It is always possible to sell your soul and deny the truth: The kangaroo, in a final plea for compliance, says, “All this trouble you’re in can all go away. All you have to do is admit to everyone that there are no little people living on that speck. That you were wrong, and I was right.” I see this like Martin Luther being persecuted for his challenge to the Catholic church, where he replies, “Unless I shall be convinced by the testimonies of the Scriptures or by clear reason … I neither can nor will make any retraction, since it is neither safe nor honorable to act against conscience… Here I stand. I can do no other. God help me. Amen.”

Salvation is free but we must respond in faith: To be saved, the Who’s must make noise to convince those who do not hear that they are really alive on the speck: “We have to make some noise, every Who!” They cried, “We are here, we are here.” – Remember that people are people no matter how small, and God knows every one. The call of Christ is to obedience, to do something with your faith. For the Who’s, just believing was not enough.

Persecution is waiting for those who stand up to the evil around them: Horton is finally being caged, roped and flogged, defending his speck world and the little people. The clover is taken from him to be destroyed. Horton sadly mutters, “You’re making a mistake.” – I see Christ on Good Friday, the enemy believing that he had won the victory.

The only Son of God made the difference in the salvation of the world: The voices of the Who’s finally break through: “You did it Mayor!” Then the mayor says to his only son, “Well done, son.” The son made the difference, adding his efforts to all the Who’s voices. The son responds that his father is one of the greats!

Belief and faith in God have a reward, we don’t go through this life alone: Horton says, “I’d like to thank the mayor of Whoville for believing in me from the beginning.” Then the mayor’s son says, “What will we do without you Horton?” Horton relies, “Don’t worry, I’ll always be around.” – for me this reminds me of the great commission, that Jesus is with us always.

There you have it, quotes and events from the movie with theological and social commentary.

[print_link] [email_link]

Are You Listening to God Firsthand?

Can you identify with this situation? Let’s listen in on a brief conversation between Bob and Bill during lunch last Tuesday: 


  • Bob: I just don’t get it. I listen to the same sermon you do each week but I don’t seem to be growing.
  • Bill: If you only had a weekly, 30-minute conversation with your wife, you wouldn’t expect to be very intimate with her, would you? Are you in the habit of listening to God outside of Sunday morning? If you eat only once a week, it’s little wonder that you’re starving! 



It’s easy to punch the clock on Sunday mornings in a comfortable pew while listening to the preacher speak for God. After all, he’s been in the Word all week, right? And if he’s “on” he’ll have a passionate message with a joke and a reference to football somewhere in there. But is this the sum total of what it means to hear God speak?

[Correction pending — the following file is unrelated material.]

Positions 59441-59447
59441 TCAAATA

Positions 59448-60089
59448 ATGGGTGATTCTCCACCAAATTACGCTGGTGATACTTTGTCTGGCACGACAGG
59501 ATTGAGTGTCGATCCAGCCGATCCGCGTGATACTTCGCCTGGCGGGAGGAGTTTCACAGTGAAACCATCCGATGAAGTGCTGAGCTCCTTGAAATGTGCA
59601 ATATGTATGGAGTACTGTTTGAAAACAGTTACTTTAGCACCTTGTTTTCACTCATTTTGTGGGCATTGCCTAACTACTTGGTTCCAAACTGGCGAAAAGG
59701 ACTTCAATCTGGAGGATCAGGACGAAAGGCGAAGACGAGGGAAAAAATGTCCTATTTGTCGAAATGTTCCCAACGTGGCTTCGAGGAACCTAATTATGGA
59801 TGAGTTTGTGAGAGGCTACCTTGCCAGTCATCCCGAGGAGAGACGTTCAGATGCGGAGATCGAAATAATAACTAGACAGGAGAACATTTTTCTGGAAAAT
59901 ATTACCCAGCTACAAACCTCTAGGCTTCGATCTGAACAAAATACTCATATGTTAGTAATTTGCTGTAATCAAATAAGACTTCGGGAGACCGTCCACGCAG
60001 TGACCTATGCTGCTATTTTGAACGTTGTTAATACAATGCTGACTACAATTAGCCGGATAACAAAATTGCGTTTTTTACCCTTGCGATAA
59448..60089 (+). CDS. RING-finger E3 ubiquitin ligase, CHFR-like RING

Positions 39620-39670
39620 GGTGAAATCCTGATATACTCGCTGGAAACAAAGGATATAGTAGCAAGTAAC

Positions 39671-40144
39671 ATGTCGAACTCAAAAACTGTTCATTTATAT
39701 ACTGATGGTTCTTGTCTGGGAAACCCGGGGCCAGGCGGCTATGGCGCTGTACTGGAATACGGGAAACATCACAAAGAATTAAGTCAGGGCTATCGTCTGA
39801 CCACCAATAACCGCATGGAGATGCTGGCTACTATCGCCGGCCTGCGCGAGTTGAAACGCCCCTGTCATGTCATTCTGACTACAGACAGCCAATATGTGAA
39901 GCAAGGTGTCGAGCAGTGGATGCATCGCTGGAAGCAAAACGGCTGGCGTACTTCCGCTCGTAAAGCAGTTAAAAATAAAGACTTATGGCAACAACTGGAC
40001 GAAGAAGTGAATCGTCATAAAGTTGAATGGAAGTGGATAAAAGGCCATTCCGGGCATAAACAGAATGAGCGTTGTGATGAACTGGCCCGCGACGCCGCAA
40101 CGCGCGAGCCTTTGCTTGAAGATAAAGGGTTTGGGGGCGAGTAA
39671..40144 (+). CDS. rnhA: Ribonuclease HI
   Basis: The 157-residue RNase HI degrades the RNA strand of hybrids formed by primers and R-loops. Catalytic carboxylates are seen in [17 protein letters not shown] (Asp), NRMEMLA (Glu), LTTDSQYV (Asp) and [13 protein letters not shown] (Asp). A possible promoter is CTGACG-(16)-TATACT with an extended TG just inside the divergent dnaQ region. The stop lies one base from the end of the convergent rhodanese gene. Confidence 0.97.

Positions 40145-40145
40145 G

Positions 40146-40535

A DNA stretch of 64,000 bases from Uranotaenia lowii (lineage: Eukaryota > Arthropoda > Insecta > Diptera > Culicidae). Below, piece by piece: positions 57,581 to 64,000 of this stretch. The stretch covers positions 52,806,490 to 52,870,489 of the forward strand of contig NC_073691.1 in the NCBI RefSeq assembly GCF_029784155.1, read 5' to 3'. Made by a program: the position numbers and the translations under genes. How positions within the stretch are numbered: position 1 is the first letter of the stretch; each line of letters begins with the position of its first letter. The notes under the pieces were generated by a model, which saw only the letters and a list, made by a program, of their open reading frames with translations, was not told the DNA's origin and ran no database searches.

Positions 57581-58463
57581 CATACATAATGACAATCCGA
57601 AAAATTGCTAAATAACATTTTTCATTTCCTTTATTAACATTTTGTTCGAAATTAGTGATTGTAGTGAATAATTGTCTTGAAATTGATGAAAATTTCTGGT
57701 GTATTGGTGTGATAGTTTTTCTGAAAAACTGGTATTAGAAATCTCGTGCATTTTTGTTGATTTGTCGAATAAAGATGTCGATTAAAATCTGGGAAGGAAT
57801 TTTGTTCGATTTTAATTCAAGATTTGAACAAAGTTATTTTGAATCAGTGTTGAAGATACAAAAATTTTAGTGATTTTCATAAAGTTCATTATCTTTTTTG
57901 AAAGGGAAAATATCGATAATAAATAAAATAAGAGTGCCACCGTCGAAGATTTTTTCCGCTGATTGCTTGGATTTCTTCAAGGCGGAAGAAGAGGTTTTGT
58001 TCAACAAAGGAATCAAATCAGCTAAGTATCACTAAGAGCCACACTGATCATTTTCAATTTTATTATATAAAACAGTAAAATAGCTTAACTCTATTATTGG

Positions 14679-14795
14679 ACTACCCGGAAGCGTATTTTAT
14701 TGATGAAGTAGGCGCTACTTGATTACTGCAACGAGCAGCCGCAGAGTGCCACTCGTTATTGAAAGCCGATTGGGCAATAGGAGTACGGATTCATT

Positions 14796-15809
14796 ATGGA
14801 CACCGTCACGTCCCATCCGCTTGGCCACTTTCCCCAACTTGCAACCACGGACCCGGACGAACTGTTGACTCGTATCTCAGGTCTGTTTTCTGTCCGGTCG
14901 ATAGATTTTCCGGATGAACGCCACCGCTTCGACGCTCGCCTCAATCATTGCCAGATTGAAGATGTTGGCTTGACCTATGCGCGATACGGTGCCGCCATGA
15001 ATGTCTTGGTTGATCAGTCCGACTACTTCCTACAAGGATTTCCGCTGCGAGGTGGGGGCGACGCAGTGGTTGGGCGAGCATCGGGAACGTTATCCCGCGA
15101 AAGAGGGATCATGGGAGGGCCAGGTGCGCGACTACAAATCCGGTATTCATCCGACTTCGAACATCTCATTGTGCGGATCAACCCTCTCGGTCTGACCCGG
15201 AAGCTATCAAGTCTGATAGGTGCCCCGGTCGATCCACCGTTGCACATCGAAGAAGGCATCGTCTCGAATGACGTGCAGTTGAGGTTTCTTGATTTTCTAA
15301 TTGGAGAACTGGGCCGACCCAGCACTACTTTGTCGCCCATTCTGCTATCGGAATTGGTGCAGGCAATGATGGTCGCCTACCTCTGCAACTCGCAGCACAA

In Exodus 20:18-19, Moses had just come down from Mt. Sinai with the Ten Commandments. It’s like he told the Israelites, “God has been speaking to me, and now He wants to speak to you. C’mon, I know where to find Him.” But the Israelites wanted no part of it. They told Moses: “You speak to us, and we will listen, but don’t let God speak to us, or we will die” (Exodus 20:19).



I wonder if this is the sentiment of too many American church-going men today, who say, “Study hard, preacher, and make my one hour on Sunday interesting. But don’t expect me to pray or get into the Bible during the week because I’m afraid if I really hear God speak, it will cost me my self-centered life.”


You know it’s true. It’s pretty tough to continually hear God’s Word and remain happily unchanged. God wants to speak to this generation of men and He wants to change us through what He says in His Word. So my challenge is to listen up because God is speaking!



Make sure you’re allowing God to speak to you personally through His Word. That will deepen your relationship with Him like nothing else can.


When Life Goes Unscripted

In my Bible study class at King’s Grant we are taking a fresh look at the life of Mary. Not a very manly thing to do but the life lessons are very relevant. The first session looked at the topic of “unexpected,” which was certainly what happened to Mary when the angel visited her. The question for each of us is, “How do you respond when unexpected things in life happen to you?” The choices can be as few as two: do you respond in faith or in fear? What’s your story? Loss of a job, marital strife, rebellious kids, health concerns, failure of some kind, home foreclosure, victim of a crime?


Now, think about your favorite reality TV show. What do you like best about it? Why are these shows so popular? Answers will obviously vary, but for the most part, we like these shows because they are unpredictable. I read a story about a stage actress who realized no one was watching her perform; their attention was drawn to a cat that wondered onto the stage. Why was the cat suddenly the star of the show? Because no one knew what the cat would do next!